Chichester Harbour Trust
  

 
     

The Harbour




     
Geography

Chichester Harbour is one of the few undeveloped estuaries on the South Coast; its tranquility, natural beauty and richness of wildlife make it an internationally recognised treasure.

Situated on the borders of Hampshire and West Sussex the 22 square miles of low-lying land and water against a backdrop of the South Downs provides an unspoilt landscape of startling beauty.

Ecology

Chichester Harbour is designated a Site of Special Scientific Interest, recognition of its significance as a habitat for wildlife. Nutbourne Marshes, Eames Farm, Pilsey, Sandy Point and Gutner Point are all 'Local Nature Reserves'.

The Harbour's European importance is confirmed by its status as a 'Special Protection Area' and it is designated a 'wetland of international importance' under the Ramsar Convention.

The Harbour has the sixth largest area of saltmarsh in Britain. Other important habitats include sand dunes, vegetated shingle, saline lagoons, ancient woodland and coastal grazing marsh. The eelgrass beds are unique in Sussex.

The Harbour's saltmarsh and inter-tidal mud provide feeding grounds for wintering and migratory waterfowl. Around 52,500 birds are recorded each year.

Botanically, the grazing marshes are even more diverse than the saltmarsh. Together, these habitats support 15 nationally scarce plant species.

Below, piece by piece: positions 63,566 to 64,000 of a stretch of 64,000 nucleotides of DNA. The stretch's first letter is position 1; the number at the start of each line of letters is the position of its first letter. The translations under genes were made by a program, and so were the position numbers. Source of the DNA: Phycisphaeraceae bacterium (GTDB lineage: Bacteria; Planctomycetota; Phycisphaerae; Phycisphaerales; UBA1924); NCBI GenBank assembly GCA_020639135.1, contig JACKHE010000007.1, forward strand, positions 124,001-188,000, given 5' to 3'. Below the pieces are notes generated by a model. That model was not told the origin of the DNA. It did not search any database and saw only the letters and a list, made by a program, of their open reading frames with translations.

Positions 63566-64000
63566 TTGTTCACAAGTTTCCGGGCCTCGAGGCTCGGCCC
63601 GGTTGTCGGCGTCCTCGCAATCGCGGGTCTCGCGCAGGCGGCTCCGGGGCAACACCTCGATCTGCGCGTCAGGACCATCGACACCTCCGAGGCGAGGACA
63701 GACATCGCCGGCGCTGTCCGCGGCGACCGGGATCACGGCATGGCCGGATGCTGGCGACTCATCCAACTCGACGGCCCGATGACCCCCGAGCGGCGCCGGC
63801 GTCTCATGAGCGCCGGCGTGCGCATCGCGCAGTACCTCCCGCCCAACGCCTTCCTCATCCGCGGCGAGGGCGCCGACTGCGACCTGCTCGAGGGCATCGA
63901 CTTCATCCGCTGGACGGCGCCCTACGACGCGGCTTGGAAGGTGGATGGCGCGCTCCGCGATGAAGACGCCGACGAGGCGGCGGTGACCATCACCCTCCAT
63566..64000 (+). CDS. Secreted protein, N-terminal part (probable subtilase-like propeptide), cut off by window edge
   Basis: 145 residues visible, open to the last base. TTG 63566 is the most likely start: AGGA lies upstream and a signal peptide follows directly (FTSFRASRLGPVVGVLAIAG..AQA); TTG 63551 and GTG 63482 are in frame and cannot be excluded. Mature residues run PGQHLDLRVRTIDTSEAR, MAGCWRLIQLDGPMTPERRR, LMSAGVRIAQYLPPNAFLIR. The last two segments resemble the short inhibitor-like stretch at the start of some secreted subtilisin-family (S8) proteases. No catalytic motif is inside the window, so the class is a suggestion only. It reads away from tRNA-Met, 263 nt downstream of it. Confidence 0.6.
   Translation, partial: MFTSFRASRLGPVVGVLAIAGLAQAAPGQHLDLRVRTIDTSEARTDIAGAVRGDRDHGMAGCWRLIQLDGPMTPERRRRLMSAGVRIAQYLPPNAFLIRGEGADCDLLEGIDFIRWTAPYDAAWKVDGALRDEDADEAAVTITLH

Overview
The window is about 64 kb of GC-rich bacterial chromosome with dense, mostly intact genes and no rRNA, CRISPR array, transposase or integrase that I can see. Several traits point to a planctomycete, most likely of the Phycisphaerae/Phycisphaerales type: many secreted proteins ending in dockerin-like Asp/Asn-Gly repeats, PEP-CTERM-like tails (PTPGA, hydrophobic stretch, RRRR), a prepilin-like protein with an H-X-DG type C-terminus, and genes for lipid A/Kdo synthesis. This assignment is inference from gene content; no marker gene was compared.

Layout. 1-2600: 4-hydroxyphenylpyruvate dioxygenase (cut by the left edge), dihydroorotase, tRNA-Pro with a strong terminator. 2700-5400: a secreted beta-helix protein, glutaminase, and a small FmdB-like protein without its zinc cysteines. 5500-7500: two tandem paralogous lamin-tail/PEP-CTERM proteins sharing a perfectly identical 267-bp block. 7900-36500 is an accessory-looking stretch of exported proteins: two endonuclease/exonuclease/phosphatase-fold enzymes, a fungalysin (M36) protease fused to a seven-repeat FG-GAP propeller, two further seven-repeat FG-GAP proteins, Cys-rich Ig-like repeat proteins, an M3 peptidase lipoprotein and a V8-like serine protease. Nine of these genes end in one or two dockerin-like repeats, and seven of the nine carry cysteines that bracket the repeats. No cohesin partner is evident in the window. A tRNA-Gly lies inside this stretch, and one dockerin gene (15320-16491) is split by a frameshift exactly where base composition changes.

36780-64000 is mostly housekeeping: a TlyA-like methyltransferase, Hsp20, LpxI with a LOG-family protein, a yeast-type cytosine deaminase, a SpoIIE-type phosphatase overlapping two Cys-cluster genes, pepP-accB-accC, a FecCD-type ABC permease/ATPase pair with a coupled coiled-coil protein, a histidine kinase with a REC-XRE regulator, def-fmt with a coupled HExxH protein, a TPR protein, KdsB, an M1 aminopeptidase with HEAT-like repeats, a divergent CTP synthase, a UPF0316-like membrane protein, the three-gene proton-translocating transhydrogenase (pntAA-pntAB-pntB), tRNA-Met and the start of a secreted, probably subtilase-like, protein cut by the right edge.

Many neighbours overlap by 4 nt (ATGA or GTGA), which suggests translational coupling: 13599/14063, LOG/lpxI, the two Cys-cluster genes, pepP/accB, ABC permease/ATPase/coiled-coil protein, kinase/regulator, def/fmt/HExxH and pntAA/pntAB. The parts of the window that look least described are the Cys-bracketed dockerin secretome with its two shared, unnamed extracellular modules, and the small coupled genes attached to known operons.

The harbour mouth is a nursery for bass.

 

History

Widespread finds of artefacts of the Neolithic Period, and Iron Age works on Hayling Island, testify to the early colonisation of Chichester Harbour by man.

In the Roman period the harbour was of sufficient importance to be developed initially as a military base. Thereafter, with the growth of Chichester and the development of the palace at Fishbourne, it served an important local community and, through a network of roads spreading from the harbour, a much wider area as well. It is believed that Stane Street - the important Roman artery from Chichester to London - started at Dell Quay.

The good soils around the harbour attracted early Saxon settlers and agriculture flourished. Grain made the harbour area important in later centuries and in the saltings many examples of broken dykes show where landowners attempted to reclaim land from marsh.

 Around the shores are the remains of several mills that served the harbour and its hinterland.

The harbour developed as an important port, with landings at Dell Quay and Bosham and, from the 13th century onwards, Emsworth. The harbour never had deep-water anchorages but it served coastal trading until well after the arrival of the railways. There were considerable fishing fleets and a flourishing oyster dredging industry until well into the 20th century.




   
 
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